First, the definition must be flexible enough to encompass nearly all of the things which people would generally consider to be art. People disagree fervently about which objects of study are art and which are not art, about what is high-quality art and what is low-quality art, about what is even eligible to possibly be considered art, and so on. A strong definition of art will need to be wide enough to be appropriate for all such debates, and to be potentially applicable to all such candidates.
Second, the definition must be rigid enough to be used to distinguish art from non-art. For the purposes of casual conversation and brevity, it is all well and good to simply say ‘anything can be art’ or ‘art is anything that moves you.’ Under my definition, both of those sentiments are technically true. But in a formal context, leaving it at that very quickly makes the word inutile for all practical purposes. If all one says is that anything can be art or not art at any time for anyone (without addressing why), then there is no reason to use the word ‘art’ to refer to an object rather than simply expressing that one likes the object, dislikes the object, or at least finds the object interesting to pay attention to. Under a broad enough definition, the word ‘art’ would simply translate into the vague phrase ‘thing about which I have some kind of opinion.’ A strong definition of art will need to be narrow enough to ensure the word is not uselessly universal.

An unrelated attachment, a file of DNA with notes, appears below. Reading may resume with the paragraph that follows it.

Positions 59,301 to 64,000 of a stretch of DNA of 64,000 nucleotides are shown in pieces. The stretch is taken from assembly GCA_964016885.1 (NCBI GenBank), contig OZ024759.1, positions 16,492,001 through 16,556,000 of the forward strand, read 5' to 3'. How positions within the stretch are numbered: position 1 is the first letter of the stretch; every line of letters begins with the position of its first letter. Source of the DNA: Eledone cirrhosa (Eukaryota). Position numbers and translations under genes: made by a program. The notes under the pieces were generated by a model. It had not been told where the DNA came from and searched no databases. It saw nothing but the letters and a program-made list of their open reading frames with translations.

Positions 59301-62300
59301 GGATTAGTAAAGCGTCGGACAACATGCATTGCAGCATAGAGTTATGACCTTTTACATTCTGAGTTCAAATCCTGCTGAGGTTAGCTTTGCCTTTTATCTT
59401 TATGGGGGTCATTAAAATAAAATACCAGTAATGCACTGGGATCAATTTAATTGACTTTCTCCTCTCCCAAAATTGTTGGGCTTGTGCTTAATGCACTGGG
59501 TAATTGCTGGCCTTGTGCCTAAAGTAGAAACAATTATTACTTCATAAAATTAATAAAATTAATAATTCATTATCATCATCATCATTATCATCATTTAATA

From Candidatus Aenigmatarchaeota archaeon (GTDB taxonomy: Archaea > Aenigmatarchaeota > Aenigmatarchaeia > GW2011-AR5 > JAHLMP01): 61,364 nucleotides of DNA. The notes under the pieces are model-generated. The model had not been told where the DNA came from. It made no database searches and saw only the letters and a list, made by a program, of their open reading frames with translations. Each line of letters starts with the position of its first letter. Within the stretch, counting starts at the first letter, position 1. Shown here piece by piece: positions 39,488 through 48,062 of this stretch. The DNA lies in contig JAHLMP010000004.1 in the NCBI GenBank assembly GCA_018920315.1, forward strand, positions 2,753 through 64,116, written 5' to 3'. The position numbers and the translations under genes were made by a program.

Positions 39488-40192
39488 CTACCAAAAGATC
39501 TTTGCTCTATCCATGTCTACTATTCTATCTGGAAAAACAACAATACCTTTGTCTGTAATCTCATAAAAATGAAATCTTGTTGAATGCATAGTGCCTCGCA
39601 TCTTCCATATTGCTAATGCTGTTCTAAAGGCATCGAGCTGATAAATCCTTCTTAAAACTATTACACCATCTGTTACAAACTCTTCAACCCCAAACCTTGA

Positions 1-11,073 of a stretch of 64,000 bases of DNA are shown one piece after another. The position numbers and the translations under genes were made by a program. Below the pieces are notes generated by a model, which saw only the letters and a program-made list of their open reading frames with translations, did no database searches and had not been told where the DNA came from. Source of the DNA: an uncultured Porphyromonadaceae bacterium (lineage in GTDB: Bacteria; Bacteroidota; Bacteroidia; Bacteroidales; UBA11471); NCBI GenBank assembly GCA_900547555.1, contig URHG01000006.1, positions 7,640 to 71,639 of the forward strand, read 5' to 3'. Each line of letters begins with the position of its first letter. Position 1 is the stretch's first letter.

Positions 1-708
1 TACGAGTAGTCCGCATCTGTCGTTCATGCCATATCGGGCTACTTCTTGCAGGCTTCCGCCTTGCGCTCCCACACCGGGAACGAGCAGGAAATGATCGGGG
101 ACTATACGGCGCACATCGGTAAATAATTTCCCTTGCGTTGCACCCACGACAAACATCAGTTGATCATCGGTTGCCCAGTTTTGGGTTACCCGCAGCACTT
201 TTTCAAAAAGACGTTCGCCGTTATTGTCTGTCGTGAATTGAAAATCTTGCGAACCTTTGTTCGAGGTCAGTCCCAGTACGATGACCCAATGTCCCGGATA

After much deliberation, here is the definition that I have come up with to satisfy those two requirements: Art is any experiential object perceived to have at least one discernible primary emotional or intellectual end outside of itself.
Let’s break that down. First, “experiential object.” In the course of this article, I will be regularly using the cumbersome phrase ‘experiential object’ to refer to any candidate that might be art—a painting, a film, a television program, a sport, a part of nature, an artisanal meal, a game, et cetera. It will allow me to refer to all such things that people experience, without first addressing whether they are art or are not art.
Second, “perceived to have at least one discernible primary [. . .] end outside itself.” Do not underestimate the importance of the word ‘perceived’ in that spot in the definition. Art requires an observer, and the experiential object toward which that observer’s attention is directed must seem to them to have extrinsic value in human terms. In most cases, this perceived end is an act of communication, consideration, or education. If you think I’m saying that a work of art can’t have intrinsic value, then you are mistaken; I would venture to say that most works of art have both intrinsic and extrinsic value.